Cumulative Effects in Wildlife Management: Impact Mitigation
Paul R Krausman, Lisa K. Harris
CRC Press, Mar 9, 2011 - Nature - 288 pages
As humans continue to encroach on wildlands, quality and quantity of wildlife habitat decreases before our eyes. A housing development here, a shopping mall there, a few more trees cut here, another road put in there, each of these diminishes available habitat. Unless the cumulative effects of multiple simultaneous development projects are recognized and incorporated at the beginning of project development, we will continue to see wildlife habitat disappear at unprecedented rates.
Divided into two parts, Cumulative Effects in Wildlife Management emphasizes the importance of recognizing cumulative effects and highlights the necessity of their bearing on future policy. It begins with an outline of the differences between direct, indirect, and cumulative effects of anthropogenic impacts on wildlife habitat and addresses the similarities and differences in US and Canadian policies, legal and economic ramifications, and the confusion that stems from lack of consideration, communication, and forward planning. Section 1 also describes the current standard means of quantifying cumulative effects as proposed by the Council on Environmental Quality.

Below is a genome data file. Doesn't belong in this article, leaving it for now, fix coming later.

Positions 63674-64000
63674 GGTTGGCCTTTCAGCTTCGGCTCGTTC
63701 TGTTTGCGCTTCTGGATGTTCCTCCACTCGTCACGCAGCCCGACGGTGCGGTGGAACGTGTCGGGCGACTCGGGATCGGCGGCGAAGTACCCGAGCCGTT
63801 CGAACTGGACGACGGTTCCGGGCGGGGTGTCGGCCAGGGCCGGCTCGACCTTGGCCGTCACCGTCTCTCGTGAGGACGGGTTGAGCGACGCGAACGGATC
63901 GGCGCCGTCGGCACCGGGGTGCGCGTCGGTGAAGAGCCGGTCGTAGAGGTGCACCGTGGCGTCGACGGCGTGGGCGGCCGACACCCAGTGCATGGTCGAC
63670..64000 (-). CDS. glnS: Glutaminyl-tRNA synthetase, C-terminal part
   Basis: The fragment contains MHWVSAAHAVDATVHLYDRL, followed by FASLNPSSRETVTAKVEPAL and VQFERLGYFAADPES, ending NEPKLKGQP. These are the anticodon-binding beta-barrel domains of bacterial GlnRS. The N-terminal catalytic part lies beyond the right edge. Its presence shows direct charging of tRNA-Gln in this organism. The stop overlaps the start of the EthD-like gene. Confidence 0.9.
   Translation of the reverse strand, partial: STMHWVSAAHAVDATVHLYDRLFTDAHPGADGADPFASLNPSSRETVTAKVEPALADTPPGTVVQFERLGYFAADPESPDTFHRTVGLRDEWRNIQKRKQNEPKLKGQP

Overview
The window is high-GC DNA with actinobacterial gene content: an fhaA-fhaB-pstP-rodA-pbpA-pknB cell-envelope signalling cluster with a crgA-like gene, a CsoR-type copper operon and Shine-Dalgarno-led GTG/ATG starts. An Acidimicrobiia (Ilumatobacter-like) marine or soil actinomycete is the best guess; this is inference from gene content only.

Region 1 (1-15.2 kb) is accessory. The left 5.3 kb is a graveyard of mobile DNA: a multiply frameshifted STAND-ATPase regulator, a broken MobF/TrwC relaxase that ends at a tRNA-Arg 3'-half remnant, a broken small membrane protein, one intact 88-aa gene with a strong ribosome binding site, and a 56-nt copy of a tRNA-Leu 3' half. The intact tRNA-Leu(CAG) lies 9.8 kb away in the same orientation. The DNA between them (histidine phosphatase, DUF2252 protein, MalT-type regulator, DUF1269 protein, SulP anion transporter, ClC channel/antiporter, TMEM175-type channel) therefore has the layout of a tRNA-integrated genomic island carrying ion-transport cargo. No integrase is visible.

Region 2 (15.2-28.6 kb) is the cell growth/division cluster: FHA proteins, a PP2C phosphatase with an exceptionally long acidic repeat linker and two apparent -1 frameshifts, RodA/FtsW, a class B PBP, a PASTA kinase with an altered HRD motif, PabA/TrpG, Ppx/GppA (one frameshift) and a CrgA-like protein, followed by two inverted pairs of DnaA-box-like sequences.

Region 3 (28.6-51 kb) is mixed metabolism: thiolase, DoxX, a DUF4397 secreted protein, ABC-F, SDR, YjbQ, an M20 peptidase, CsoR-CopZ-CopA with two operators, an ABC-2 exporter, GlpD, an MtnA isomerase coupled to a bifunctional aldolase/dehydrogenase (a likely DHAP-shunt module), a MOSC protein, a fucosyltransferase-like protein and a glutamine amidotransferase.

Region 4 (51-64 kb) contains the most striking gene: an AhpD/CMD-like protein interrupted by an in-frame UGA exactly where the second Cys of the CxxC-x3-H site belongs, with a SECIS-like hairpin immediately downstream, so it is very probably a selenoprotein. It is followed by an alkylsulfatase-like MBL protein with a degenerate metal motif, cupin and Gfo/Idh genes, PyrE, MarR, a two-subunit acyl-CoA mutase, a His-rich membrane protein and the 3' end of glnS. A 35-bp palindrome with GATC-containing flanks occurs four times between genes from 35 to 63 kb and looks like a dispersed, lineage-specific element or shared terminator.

Section 2 presents a series of case studies that deepen our appreciation of how anthropogenic influences interconnect and how this heightened level of understanding influences our ability to make informed decisions. Case studies include cumulative effects in the Canadian Arctic, border issues with Mexico, suburban and exurban landscapes, scenic resources, and the cumulative impacts of energy development on sage-grouse.
Without a conscious knowledge of what is happening around us, we will not be able to incorporate an effective land ethic, and natural resources will be the ultimate loser. Cumulative Effects in Wildlife Management brings to light the crucial connections between human expansion and habitat destruction for those managers and practitioners charged with protecting wildlife in the face of changing landscapes.
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